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[Photo via YouTube]

Metal has done a great job scaring the establishment throughout its existence. With many bands portraying violence through their lyrics to complement heavy, aggressive music, it’s not hard to see where people are coming from.

However, a new study from Macquarie University in Sydney, Australia, argues that the aggressive imagery synonymous with heavy metal doesn’t lead to violent behavior or a lack of empathy.

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In an interview with BBC News, Macquarie University professor Bill Thompson advocated for metal music fans. In the study, Thompson revealed that the music didn’t desensitize listeners to violence.

“[Death metal] fans are nice people,” Thompson says. “They’re not going to go out and hurt someone.”

To test their theory, 32 metal fans and 48 nonmetal fans were shown violent and nonviolent imagery while listening to “Eaten” by Bloodbath or “Happy” by Pharrell Williams.

The aim of the test was to see how much the participants’ brains engaged with violent scenes in comparison to nonviolent ones, as explained by lead researcher Yanan Sun. Then, researchers compared how the music affected the engagement.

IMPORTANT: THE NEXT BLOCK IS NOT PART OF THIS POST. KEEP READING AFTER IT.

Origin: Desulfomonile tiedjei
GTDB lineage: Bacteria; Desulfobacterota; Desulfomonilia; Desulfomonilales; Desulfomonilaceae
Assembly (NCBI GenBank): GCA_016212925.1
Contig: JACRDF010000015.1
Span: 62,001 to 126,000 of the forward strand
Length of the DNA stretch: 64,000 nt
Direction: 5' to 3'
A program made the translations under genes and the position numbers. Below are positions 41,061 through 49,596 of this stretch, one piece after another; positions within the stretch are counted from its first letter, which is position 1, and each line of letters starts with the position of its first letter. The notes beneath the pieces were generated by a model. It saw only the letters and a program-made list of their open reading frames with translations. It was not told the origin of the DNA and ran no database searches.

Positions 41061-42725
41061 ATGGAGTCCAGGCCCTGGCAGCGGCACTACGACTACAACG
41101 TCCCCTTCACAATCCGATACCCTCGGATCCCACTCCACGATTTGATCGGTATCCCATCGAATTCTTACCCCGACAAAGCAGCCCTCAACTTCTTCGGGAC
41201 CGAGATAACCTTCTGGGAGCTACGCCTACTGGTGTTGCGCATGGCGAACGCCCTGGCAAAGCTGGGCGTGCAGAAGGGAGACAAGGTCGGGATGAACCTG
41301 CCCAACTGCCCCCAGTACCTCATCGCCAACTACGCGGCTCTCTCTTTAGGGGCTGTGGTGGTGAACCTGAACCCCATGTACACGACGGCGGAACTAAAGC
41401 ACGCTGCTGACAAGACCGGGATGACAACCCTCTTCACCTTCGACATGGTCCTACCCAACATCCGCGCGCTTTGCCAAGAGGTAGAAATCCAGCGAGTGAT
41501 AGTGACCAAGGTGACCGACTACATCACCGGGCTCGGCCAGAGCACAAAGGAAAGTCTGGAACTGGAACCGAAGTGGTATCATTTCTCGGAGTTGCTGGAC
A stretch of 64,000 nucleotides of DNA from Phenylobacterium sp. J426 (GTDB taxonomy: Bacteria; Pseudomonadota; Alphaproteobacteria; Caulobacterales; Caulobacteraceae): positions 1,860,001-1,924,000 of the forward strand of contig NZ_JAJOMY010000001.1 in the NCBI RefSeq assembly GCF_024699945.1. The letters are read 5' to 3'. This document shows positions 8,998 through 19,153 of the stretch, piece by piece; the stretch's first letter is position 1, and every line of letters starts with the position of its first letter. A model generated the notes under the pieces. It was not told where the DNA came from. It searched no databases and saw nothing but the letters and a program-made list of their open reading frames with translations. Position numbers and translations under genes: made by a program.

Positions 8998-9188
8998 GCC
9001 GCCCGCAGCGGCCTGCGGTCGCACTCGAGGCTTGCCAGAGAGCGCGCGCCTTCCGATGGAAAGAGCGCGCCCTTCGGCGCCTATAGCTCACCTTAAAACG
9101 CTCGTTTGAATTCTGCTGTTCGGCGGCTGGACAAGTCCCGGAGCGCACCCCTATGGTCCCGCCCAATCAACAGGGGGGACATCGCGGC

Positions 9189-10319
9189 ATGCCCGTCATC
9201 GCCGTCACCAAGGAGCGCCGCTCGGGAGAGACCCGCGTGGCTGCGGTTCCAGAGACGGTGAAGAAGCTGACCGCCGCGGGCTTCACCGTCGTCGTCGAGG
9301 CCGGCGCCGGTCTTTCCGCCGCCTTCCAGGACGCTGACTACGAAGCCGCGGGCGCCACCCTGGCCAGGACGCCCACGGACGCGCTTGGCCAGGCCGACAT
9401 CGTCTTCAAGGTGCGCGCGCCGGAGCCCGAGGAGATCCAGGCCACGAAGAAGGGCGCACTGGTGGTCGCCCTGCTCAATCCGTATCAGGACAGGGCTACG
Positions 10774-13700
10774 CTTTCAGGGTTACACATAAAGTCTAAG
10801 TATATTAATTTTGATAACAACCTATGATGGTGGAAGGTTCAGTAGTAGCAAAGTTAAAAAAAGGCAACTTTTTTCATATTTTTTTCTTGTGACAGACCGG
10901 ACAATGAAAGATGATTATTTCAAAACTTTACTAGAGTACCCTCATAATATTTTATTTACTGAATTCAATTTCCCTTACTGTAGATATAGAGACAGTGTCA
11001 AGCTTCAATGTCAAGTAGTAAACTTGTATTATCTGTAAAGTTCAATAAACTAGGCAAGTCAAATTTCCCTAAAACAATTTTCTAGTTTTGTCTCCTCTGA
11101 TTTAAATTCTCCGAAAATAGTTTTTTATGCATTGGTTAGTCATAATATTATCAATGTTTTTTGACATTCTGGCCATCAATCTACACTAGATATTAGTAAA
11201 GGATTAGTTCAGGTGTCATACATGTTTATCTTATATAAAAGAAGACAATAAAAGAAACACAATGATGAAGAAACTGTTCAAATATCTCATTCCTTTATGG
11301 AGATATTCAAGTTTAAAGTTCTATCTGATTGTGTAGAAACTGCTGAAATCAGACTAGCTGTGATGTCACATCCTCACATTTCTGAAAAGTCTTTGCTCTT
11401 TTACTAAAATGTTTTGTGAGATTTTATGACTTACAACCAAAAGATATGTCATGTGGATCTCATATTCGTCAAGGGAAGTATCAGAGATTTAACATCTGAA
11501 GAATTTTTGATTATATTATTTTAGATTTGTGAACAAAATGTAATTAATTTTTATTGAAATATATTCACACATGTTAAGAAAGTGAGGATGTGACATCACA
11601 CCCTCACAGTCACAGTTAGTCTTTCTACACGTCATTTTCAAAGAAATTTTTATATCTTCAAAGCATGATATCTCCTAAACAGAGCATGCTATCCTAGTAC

“It’s called binocular rivalry,” Sun says. “The basis of this psychological test is that when most people are presented with a neutral image to one eye and a violent image to the other, they see the violent image more.”

Thompson says that the findings should be welcome news for parents and religious institutions. Metal has been a frequent target for some religious groups, most recently with Metal In The Mountains Festival in West Virginia being threatened by “bible thumpers.”

That said, Bloodbath say they were open to their music being used in the experiment. In fact, lead vocalist Nick Holmes actually agreed with the results.

“We don’t have any issue with it,” Holmes told BBC News. “The lyrics are harmless fun, as the study proved.”

Holmes echoed Thompson’s sentiment, praising the character of metal fans.

“The majority of death-metal fans are intelligent, thoughtful people who just have a passion for the music,” he says. “It’s the equivalent of people who are obsessed with horror movies or even battle re-enactments.”

What do you think of the new study? Sound off in the comments below!

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